If you’ve spent any time trying to lose weight, you have probably heard all the common weight loss myths. Maybe you even believe some of them.

If you’re having a hard time deciphering fact from fiction, fear not. We cover some of the basic myths and the truths that are sometimes hidden within.

Weight loss myth #1 – No Snacks for You!

Lately we’ve been told we need to eat frequent, small meals rather than three large ones. But this myth keeps popping up from time to time anyway. The thought is that if you snack between meals, you’ll consume too many calories and kill your goals.

Keep your snacks light and satisfying—think a combination of carbs, protein, and healthy fat.

Some good snacks include ants on a log, apples and nut butter, cheese and whole wheat crackers or grapes, and a small bowl of low-sugar cereal.

Weight loss myth #2 – Carbs are the devil

Repeat after me: carbs are fuel; they are not the enemy. I know they’re a little out of style right now, but trust me—if you go long enough without enough carbohydrates, your body will start to sputter like a car out of gas

The confusion here seems to come from the source of carbs. You know that processed carbohydrates from breads, cookies, and the like can stall your weight loss. But don’t be fooled into thinking you have to cut out high-carb, high fiber things, too.

Foods like fruit, whole wheat or sprouted grain bread, and potatoes are all frequent victims of carb conscious eating patters. But, for most people, they can be included in a healthy eating plan without stalling weight loss. Getting rid of these nutritious, fiber-iffic foods is like throwing the baby out with the bath water…nutritionally speaking.

Weight loss myth #3 – I’ll be happy when I lose ___ pounds.

This seems to be a lesson most of us have to learn the hard way. If you are unhappy now, losing a certain number of pounds isn’t going to make you unhappy. Your worth isn’t tied up in the number on the scale, and neither is your happiness.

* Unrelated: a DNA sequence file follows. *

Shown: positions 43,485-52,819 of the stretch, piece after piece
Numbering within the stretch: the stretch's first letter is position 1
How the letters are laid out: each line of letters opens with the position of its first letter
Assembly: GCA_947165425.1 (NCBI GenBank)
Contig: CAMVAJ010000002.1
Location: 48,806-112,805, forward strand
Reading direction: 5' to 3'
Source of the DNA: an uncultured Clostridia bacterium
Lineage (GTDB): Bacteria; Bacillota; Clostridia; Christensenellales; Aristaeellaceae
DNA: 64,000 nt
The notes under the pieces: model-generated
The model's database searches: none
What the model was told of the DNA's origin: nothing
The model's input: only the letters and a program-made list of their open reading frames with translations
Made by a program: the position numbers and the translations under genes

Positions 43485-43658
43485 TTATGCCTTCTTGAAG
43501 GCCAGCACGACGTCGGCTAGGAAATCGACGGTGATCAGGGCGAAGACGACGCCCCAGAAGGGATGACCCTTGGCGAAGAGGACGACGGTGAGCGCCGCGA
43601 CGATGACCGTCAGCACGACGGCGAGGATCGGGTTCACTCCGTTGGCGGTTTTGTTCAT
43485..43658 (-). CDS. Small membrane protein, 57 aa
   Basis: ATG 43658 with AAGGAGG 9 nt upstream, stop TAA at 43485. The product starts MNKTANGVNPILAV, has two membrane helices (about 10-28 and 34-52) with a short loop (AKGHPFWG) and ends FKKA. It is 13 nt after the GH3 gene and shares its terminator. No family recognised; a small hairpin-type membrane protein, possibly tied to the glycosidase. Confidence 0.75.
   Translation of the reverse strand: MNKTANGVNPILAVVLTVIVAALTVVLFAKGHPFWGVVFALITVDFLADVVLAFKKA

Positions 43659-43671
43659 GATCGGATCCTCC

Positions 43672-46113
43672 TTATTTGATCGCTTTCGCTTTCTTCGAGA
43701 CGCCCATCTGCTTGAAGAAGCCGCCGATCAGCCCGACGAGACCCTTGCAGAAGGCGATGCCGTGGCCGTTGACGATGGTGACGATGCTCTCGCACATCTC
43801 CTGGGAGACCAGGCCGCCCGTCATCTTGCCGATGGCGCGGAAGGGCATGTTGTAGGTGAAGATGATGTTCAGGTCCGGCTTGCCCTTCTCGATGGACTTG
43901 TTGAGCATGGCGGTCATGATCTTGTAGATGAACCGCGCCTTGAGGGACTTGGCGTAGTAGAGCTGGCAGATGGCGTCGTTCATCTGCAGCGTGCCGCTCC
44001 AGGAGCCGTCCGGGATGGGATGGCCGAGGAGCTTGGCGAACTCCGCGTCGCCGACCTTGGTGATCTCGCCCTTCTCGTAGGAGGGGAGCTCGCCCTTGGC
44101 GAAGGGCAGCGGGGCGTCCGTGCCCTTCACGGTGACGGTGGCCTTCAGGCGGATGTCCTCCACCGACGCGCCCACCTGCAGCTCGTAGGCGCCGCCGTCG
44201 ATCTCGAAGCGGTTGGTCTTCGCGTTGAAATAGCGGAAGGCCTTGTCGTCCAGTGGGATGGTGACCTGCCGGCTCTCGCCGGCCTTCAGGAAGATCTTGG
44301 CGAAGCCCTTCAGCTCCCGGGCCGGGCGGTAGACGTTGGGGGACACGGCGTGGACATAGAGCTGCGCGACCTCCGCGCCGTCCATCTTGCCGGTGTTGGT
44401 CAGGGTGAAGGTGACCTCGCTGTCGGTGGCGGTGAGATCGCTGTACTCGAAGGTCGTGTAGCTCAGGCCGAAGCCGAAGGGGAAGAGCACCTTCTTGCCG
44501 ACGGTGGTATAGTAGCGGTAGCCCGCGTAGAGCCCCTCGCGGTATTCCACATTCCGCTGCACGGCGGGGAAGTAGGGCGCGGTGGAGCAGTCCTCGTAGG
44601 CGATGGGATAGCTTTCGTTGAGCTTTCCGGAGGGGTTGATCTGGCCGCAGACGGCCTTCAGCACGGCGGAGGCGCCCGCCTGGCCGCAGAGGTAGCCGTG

When you lose the weight, no one is going to come out waving a magic wand and granting you your dream job, kids who listen to everything you say, a house that cleans itself, or whatever it is that you’re unhappy with now. You have to fight for all that. And you know what? That’s a good thing. It builds character.


Weight loss myth #4 – I exercise, so I can eat whatever I want.

Oh, if only this were true. If only we could eat donuts all day and just sweat them out in the gym.

Here’s the reality:

Let’s say you ate pretty well all day, you fueled your workouts with healthy, nutritious food, but then you sat around and ate a box of Krispy Kremes.

One Krispy Kreme Original Glazed Donut = 160 calories

One mile on the treadmill, for a person weighing 150 pounds = 113 calories, give or take.

So if you ran three miles, you burned about 339 calories. Good for you!

But if you ate 6 glazed donuts, you consumed 960 calories. Even if you only ate 3 donuts, you still scarfed down 141 more calories than you burned.

We don’t want to suggest that you have to burn up every calorie you consume through exercise. Your basal metabolic rate—the calories your body burns just breathing and digesting and doing all the other things it does without you having to think about it—takes care of most of them.

But we do want you to understand that while it’s very easy to consume calories—a Triple Whopper at Burger King has 1,020 of them—it’s a lot of hard work to burn them off.

As many a personal trainer has said: you can’t out-train a bad diet. And you shouldn’t try. There’s more to eating healthy than just staying trim, after all—but the wide range of benefits is a topic for another article.

Stay tuned for another post on more weight loss myths. In the meantime, let us know in the comments if you have ever believed any of these myths and how you found out they were no good.

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